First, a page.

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As rockets fly, the Gaza image and propaganda war grinds on

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Hatem Moussa/AP

(Read caption) Smoke rises during an explosion from an Israeli forces strike in Gaza City. Israel bombarded the Hamas-ruled Gaza Strip with nearly 200 airstrikes early Saturday widening a blistering assault on Gaza rocket operations by militants to include the prime minister's headquarters, a police compound and a vast network of smuggling tunnels.

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The blossoming Gaza war is even more than most wars about image and propaganda. Israel wants to set an image of implacable resolve to confront and destroy Hamas "terror." Hamas wants to set an image of implacable resolve to confront Israeli "terror" and "occupation." Both are trying to sway the political discourse inside the other's territory with this image-making.

Both their acts of violence and their propaganda, mostly online, are the tools with which they try to do that. 

Every day since Wednesday, the ante has been upped. Israel assassinates Al Qassam Brigade (Hamas's military wing) chief Ahmed Jabari to send a message that rocket fire from Gaza must stop. The response? A barrage of missile fire from Gaza in the past four days, 737 rockets and mortars in all, more than the 723 fired over the course of the first 10 months of the year. The message from Hamas: You attack us, we respond even harder.

Israel intensifies its air campaign over Gaza. Hamas's response? Launching long-range rockets from its arsenal that it had withheld from use until now, firing at both Tel Aviv and Jerusalem. Tel Aviv, Israel's largest city and commercial hub, was threatened with aerial assault for the first time since 1991, when Saddam Hussein launched scud missiles toward the town. For Jerusalem, it was a stunning development: the first air raid sirens to sound there in history. The message from Hamas: We are developing a deterrent that we're willing to use on population centers.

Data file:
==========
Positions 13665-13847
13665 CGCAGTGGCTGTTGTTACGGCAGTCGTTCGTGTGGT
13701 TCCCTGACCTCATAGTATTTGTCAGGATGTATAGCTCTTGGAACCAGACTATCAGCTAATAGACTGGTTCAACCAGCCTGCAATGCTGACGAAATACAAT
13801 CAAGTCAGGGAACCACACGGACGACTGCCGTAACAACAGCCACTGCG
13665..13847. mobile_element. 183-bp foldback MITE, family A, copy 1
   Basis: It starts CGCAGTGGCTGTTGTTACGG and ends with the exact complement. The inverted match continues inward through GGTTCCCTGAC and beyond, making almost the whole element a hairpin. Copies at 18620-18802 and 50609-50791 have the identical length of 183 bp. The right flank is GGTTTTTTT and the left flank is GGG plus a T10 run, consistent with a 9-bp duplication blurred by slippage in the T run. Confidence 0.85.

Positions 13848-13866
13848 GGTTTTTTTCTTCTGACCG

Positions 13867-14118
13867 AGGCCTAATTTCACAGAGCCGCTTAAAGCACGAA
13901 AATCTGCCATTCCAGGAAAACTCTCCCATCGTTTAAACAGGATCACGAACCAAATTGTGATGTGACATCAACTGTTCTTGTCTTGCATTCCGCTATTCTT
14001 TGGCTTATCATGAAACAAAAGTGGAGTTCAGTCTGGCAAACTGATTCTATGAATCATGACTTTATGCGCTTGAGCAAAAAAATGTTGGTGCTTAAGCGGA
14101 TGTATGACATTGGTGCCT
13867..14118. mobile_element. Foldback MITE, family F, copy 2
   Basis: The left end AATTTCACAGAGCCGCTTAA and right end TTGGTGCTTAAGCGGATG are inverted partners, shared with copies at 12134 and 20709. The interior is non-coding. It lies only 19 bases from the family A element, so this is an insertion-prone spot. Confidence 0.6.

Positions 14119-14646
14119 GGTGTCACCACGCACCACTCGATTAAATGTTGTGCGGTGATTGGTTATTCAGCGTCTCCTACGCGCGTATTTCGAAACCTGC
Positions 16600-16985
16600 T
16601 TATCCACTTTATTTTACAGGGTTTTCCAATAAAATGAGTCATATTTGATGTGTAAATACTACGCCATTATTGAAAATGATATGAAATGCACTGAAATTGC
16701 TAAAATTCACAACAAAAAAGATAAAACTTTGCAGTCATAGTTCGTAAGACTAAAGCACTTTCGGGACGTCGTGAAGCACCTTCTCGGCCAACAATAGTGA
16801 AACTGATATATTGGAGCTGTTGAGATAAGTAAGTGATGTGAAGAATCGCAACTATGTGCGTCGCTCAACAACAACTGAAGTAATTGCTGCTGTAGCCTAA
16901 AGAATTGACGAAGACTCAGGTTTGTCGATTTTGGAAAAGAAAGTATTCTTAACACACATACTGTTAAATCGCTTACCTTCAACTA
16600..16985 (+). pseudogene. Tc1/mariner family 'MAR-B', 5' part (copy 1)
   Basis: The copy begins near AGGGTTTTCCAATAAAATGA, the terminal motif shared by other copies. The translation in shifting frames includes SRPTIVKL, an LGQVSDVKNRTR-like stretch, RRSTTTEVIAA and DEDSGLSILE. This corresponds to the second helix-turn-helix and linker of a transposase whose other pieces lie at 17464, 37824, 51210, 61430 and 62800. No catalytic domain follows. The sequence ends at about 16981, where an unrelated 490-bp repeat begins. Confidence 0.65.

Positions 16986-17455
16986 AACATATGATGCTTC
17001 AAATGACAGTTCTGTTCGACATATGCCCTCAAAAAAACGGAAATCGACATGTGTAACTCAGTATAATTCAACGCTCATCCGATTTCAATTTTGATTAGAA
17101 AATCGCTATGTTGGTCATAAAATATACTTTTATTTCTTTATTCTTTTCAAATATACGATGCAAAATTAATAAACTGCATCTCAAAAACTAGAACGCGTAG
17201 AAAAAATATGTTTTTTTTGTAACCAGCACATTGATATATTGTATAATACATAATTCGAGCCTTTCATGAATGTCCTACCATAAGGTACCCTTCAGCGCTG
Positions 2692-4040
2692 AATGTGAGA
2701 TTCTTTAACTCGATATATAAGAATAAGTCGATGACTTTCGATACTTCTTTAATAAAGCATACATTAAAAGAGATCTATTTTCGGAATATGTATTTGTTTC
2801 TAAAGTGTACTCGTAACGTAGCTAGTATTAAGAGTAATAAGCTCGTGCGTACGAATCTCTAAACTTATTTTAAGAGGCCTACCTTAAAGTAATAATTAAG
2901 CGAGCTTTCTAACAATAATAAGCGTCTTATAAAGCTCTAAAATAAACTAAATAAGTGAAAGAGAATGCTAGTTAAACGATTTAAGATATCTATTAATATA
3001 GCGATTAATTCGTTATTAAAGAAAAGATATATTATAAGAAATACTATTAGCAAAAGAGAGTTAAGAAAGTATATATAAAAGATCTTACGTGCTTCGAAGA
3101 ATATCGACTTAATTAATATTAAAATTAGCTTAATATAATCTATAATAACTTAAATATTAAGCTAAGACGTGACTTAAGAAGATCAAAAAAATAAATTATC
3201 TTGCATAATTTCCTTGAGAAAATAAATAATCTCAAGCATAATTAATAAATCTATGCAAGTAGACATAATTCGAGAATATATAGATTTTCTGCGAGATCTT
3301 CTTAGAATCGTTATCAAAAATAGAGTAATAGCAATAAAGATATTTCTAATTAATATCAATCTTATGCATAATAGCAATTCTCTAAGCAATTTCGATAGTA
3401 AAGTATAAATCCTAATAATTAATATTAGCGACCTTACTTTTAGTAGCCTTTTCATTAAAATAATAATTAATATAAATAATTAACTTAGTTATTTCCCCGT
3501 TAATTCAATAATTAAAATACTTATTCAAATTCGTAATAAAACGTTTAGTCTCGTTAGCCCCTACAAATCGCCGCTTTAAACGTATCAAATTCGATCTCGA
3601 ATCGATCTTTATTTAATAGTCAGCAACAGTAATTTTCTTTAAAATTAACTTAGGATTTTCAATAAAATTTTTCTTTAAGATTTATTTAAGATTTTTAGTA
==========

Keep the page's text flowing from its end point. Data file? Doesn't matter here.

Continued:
The Israeli response to that? Calling up reservists and laying the ground work for an invasion of Gaza. While the decision has not been taken to go in, the posturing in that direction has put the situation on a knife's edge, since a ground assault would likely be a bloodier replay of the three-week Israeli invasion of Gaza in 2008 that ended with 1,200 Palestinians and 13 Israelis dead, and massive destruction to Gaza's infrastructure.

Israel insists its targeting is precise and focused on militants. Hamas makes no such claim, and, in fact, can't; the rockets fired from Gaza are the very definition of indiscriminate, hugely imprecise and more likely to kill civilians than anyone else. Hamas counters that far more of its civilians die at Israeli hands than vice versa, and its rockets the only tools at their disposal.

Israel has taken a hyper-aggressive approach to the war itself and its online image. With the decision to target civilian facilities of the Hamas government in Gaza today (the four-story office of Hamas Prime Minister Ismail Haniyeh in Gaza City was leveled, for instance), it appears to be sending the message to all Hamas officials that they're vulnerable to assassination. Fear, in many Israeli leaders' thinking, is the best weapon to force Hamas to give up its sporadic armed campaign against the Jewish state.

That may prove wise, or deeply unwise. Hamas in its own propaganda insists that it won't be deterred from resistance by the blood of "martyrs." And the historically disproportionate death toll when Gaza fights Israel (which has been maintained so far this time, with 3 Israelis killed against 40 Palestinians since Wednesday) tends to feed hatred against the Jewish state and a desire for revenge inside Gaza. That is, more willing recruits to fight. 

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But at least one can grasp the Israeli point of view, the frustration that leads to hope that intense bombing will create peace. Harder to understand is the Israeli online media strategy, which seems designed to preach exclusively to the choir with hyper-macho bluster.

The country has been rolling out gun-camera video of many of its aerial attacks inside Gaza, apparently to make the case that it uses precision targeting. The first such video issued was of the Wednesday assassination of Hamas commander Mr. Jabari as his car drove through one of Gaza City's narrow streets, the single event that led to the current state of war.